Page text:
Extras
indybest
Life and Style
beautyBelgian fan lands L'Oreal campaign after being spotted at World Cup
News
people
Arts and Entertainment
Chocolat author Joanne Harris has spoken about the financial struggles most authors face
books
Caption competition
Caption competition
Have you tried new the Independent Digital Edition apps?
Daily World Cup Quiz
Independent Dating
and  

By clicking 'Search' you
are agreeing to our
Terms of Use.

Career Services

Day In a Page

A History of the First World War in 100 Moments: Peace without magnanimity - the summit in a railway siding that ended the fighting

A History of the First World War in 100 Moments

Peace without magnanimity - the summit in a railway siding that ended the fighting
Scottish independence: How the Commonwealth Games could swing the vote

Scottish independence: How the Commonwealth Games could swing the vote

In the final part of our series, Chris Green arrives in Glasgow - a host city struggling to keep the politics out of its celebration of sport
Out in the cold: A writer spends a night on the streets and hears the stories of the homeless

A writer spends a night on the streets

Rough sleepers - the homeless, the destitute and the drunk - exist in every city. Will Nicoll meets those whose luck has run out
Striking new stations, high-speed links and (whisper it) better services - the UK's railways are entering a new golden age

UK's railways are entering a new golden age

New stations are opening across the country and our railways appear to be entering an era not seen in Britain since the early 1950s
Pétanque World Championship in Marseilles hit by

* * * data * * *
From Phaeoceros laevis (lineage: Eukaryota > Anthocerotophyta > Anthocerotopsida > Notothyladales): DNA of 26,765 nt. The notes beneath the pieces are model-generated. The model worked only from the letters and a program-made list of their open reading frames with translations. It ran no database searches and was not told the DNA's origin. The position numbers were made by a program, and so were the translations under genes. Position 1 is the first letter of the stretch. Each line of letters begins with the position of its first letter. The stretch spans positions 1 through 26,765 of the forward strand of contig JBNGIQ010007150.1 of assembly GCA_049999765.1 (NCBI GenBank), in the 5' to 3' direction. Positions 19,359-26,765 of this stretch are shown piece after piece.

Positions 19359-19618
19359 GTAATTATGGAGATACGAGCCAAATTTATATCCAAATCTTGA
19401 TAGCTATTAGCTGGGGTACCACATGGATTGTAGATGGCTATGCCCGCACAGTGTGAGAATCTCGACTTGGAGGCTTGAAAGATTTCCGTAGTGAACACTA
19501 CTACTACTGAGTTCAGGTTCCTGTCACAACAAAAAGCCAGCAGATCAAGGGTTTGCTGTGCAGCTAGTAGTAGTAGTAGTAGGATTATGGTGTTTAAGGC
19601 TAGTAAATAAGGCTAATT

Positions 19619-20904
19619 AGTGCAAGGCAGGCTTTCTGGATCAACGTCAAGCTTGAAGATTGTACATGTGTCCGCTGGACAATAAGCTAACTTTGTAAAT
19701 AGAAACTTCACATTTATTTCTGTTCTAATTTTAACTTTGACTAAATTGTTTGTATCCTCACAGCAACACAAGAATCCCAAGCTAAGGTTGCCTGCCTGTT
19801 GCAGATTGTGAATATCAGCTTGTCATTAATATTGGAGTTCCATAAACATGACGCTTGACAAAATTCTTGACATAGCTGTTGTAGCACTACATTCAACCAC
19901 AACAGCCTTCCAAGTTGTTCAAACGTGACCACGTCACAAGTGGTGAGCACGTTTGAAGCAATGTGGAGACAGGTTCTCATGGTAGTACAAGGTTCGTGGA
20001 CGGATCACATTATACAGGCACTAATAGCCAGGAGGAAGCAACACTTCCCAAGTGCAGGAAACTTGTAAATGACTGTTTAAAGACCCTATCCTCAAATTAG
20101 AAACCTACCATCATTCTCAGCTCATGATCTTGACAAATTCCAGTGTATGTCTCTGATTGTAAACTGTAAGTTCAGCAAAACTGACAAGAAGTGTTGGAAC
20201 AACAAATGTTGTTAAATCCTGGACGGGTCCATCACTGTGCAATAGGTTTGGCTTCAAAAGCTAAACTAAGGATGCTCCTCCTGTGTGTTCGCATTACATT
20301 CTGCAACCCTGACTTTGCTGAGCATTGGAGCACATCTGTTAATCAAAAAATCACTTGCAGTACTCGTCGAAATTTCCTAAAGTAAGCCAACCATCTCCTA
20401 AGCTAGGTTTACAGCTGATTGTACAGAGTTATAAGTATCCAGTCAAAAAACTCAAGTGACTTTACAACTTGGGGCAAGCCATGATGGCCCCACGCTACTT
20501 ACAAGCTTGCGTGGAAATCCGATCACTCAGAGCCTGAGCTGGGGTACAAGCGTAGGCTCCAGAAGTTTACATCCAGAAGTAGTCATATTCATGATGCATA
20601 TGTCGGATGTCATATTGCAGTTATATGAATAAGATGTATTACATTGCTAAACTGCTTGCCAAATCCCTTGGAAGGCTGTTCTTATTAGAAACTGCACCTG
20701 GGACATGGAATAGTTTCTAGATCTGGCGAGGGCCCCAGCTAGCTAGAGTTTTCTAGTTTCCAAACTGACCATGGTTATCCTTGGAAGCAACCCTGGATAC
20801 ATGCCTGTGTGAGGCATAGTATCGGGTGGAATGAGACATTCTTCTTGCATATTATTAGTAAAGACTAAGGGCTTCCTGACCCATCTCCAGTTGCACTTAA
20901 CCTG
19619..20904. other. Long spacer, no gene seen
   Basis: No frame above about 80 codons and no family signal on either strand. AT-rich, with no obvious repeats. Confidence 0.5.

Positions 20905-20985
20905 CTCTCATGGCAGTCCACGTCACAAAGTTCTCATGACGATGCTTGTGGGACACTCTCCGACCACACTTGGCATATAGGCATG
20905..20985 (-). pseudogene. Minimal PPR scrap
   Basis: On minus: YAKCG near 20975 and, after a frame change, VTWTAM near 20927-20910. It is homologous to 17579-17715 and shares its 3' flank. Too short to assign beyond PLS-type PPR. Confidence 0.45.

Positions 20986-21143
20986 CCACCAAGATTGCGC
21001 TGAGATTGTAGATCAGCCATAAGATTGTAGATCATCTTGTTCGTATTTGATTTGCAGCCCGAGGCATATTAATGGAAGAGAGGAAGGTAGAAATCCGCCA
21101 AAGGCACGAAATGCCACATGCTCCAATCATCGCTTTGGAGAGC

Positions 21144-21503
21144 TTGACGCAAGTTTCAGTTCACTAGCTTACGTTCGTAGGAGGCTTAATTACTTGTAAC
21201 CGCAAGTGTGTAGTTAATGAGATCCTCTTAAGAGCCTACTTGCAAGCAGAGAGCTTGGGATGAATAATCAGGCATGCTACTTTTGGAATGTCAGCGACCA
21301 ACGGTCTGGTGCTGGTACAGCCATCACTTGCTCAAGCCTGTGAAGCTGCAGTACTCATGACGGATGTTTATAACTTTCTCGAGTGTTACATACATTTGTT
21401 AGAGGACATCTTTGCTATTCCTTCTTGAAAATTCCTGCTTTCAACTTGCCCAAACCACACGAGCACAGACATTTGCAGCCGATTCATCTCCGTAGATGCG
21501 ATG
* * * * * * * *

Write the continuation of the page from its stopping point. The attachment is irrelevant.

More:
Pétanque 'world cup' hit by death threats

This year's most acrimonious sporting event took place in France, not Brazil. How did pétanque get so passionate?
10 best women's sunglasses

In the shade: 10 best women's sunglasses

From luxury bespoke eyewear to fun festival sunnies, we round up the shades to be seen in this summer
Germany vs Argentina World Cup 2014: Lionel Messi? Javier Mascherano is key for Argentina...

World Cup final: Messi? Mascherano is key for Argentina...

No 10 is always centre of attention but Barça team-mate is just as crucial to finalists’ hopes
Siobhan-Marie O’Connor: Swimmer knows she needs Glasgow joy on road to Rio

Siobhan-Marie O’Connor: Swimmer needs Glasgow joy on road to Rio

18-year-old says this month’s Commonwealth Games are a key staging post in her career before time slips away
The true Gaza back-story that the Israelis aren’t telling this week

The true Gaza back-story that the Israelis aren’t telling this week

A future Palestine state will have no borders and be an enclave within Israel, surrounded on all sides by Israeli-held territory, says Robert Fisk
A History of the First World War in 100 Moments: The German people demand an end to the fighting

A History of the First World War in 100 Moments

The German people demand an end to the fighting
New play by Oscar Wilde's grandson reveals what the Irish wit said at his trials

New play reveals what Oscar Wilde said at trials

For a century, what Wilde actually said at his trials was a mystery. But the recent discovery of shorthand notes changed that. Now his grandson Merlin Holland has turned them into a play
Can scientists save the world's sea life from

Can scientists save our sea life?

By the end of the century, the only living things left in our oceans could be plankton and jellyfish. Alex Renton meets the scientists who are trying to turn the tide
Richard III, Trafalgar Studios, review: Martin Freeman gives highly intelligent performance

Richard III review

Martin Freeman’s psychotic monarch is big on mockery but wanting in malice
Hollywood targets Asian audiences as US films enjoy record-breaking run at Chinese box office

Hollywood targets Asian audiences

The world's second biggest movie market is fast becoming the Hollywood studios' most crucial
Grindr founder Joel Simkhai: 'I've found love on my dating app - and my mum keeps trying to hook me up!'

Grindr founder Joel Simkhai: 'I've found love on my dating app'

Five years on from its launch and Grindr is the world's most popular dating app for gay men. Its founder Joel Simkhai answers his critics, describes his isolation as a child